Financial Accounting

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Previous Lessons
Open Chapter Ch. 1: Basics of Financial Accounting
Lesson #1 Introduction to Financial Accounting
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Lesson #2 Structures of a Business
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Lesson #3 Comparing Internal vs. External Users
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Lesson #4 Business Activities
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Lesson #5 Financial Statements
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Lesson #6 Elements of Financial Accounting
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Open Chapter Ch. 2: Assets, Liability, and Equity
Lesson #7 Assets
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Lesson #8 Liabilities
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Lesson #9 Equity
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Open Chapter Ch. 3: The Double-Entry System and Conceptual Framework
Lesson #10 Accounting Equation
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Lesson #11 Conceptual Framework
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Lesson #12 Double Entry Accounting System
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Lesson #13 Debits and Credits
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Lesson #14 Normal Balances and RED Accounts
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Exam Exam 1
Open Chapter Ch. 4: The Accounting Cycle
Lesson #15 Journalizing and the Accounting Cycle
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Lesson #16 Posting to the General Ledger
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Lesson #17 Trial Balance
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Lesson #18 Adjusting Entries for Accrued Expenses
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Lesson #19 Adjusting Entries for Prepaid Expenses
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Lesson #20 Adjusting Entries for Unearned Revenue
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Lesson #21 Adjusting Entries for Accrued Revenue
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Lesson #22 Adjusting Entries for Amortization and Depreciation
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Lesson #23 Adjusted Trial Balance
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Lesson #24 Preparing the Financial Statements
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Lesson #25 Permanent vs. Temporary Accounts
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Lesson #26 Closing Entries
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Open Chapter Ch. 5: Merchandise Inventory
Lesson #27 Introduction to Merchandise Inventory
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Lesson #28 Periodic vs. Perpetual Inventory Systems
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Lesson #29 Journalizing Purchase Entries
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Lesson #30 Journalizing Sales Transactions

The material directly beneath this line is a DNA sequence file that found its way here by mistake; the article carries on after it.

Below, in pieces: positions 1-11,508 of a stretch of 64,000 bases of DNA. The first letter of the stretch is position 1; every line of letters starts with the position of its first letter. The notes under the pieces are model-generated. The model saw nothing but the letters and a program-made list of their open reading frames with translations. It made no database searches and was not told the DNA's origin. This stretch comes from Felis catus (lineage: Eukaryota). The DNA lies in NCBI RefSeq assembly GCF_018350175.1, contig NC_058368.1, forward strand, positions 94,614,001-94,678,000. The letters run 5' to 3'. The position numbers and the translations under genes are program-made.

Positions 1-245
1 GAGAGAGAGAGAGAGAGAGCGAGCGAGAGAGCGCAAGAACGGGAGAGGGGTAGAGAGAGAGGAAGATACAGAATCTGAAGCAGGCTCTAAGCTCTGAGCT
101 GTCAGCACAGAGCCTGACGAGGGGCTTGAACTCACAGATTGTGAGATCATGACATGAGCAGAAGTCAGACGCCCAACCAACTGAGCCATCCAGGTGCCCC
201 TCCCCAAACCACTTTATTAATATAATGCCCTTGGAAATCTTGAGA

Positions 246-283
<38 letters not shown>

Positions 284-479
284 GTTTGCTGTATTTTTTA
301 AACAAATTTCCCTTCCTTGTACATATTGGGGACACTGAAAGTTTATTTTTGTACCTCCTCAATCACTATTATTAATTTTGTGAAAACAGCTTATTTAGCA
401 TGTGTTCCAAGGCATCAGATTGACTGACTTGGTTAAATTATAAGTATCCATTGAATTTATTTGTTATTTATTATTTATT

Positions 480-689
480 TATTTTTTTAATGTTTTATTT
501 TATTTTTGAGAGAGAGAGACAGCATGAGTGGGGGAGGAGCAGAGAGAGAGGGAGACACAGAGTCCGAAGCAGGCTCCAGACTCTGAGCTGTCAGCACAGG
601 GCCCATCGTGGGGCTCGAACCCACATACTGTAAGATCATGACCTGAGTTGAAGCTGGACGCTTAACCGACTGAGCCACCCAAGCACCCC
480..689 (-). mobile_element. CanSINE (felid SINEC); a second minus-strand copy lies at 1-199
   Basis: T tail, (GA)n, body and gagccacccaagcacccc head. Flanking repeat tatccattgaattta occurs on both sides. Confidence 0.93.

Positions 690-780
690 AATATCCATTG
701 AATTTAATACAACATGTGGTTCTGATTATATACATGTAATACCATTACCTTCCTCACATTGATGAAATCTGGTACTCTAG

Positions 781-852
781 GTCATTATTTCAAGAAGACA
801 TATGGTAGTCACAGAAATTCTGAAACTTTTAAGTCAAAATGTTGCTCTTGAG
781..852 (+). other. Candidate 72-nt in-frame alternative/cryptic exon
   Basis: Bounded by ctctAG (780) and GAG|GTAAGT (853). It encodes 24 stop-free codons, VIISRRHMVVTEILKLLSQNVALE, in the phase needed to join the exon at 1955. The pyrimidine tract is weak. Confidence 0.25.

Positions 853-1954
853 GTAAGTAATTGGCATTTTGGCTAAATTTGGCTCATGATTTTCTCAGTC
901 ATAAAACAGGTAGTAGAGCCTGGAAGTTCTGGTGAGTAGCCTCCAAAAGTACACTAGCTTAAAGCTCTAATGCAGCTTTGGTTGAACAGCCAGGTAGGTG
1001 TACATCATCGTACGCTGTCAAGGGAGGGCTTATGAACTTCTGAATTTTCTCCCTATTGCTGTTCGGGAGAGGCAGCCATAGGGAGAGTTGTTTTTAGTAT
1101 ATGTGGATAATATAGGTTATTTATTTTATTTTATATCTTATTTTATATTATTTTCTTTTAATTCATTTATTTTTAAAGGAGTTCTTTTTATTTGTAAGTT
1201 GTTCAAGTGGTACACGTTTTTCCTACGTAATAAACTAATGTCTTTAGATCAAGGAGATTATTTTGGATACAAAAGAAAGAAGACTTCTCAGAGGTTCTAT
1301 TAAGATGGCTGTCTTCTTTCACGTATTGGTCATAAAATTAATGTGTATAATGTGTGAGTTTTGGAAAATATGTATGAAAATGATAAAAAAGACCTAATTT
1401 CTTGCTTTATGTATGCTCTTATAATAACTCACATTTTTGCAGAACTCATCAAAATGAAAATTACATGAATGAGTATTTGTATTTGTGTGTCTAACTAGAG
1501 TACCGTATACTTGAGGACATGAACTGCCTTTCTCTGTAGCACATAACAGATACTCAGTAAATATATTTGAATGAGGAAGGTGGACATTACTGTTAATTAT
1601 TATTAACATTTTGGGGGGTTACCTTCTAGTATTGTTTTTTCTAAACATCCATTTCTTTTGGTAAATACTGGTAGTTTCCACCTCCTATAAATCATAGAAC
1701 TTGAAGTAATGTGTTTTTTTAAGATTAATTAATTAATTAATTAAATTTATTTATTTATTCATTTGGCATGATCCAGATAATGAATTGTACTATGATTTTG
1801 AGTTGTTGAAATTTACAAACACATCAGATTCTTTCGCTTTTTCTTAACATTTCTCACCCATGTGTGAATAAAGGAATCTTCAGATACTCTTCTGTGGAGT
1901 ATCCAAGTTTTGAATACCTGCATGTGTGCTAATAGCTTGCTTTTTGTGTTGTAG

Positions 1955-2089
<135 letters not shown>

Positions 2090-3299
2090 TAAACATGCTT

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Lesson #31 Preparing a Multiple-Step Income Statement
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Lesson #32 Periodic Inventory System Purchases
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Lesson #33 Periodic System and the Multiple-Step Accounting System
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Exam Midterm Exam
Open Chapter Ch. 6: Cost Flow Assumptions: FIFO, LIFO, and Average Cost Methods
Lesson #34 Specific Identification Method and Inventory Costing
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Lesson #35 FIFO Method and Inventory Costing
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Lesson #36 Average Cost Method and Inventory Costing
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Lesson #37 The LIFO Method
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Lesson #38 Average Cost Method for the Perpetual System
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Lesson #39 Comparing Inventory Costing Methods
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Open Chapter Ch. 7: Receivables and Bad Debts
Lesson #40 Allowance Method and Uncollectibles
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Lesson #41 The Allowance Method
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Lesson #42 Percentage of Sales Method
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Lesson #43 Percentage of Receivables Method
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Lesson #44 Receivables Method and the Aging Table
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Lesson #45 Write Off Receivables Using the Allowance Method
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Lesson #46 Direct Write-Off Method
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Open Chapter Ch. 8: Revenue Recognition
Lesson #47 Revenue Recognition
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Lesson #48 Revenue Recognition Examples
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Lesson #49 Revenue Recognition and Long Term Contracts
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Lesson #50 Percentage of Completion Method
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Lesson #51 Percentage of Completion Method Journal Entries
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Lesson #52 Percentage of Completion Method and Journalizing Losses
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Lesson #53 Cost Recovery Method
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Lesson #54 Completed Contract Method and Journal Entries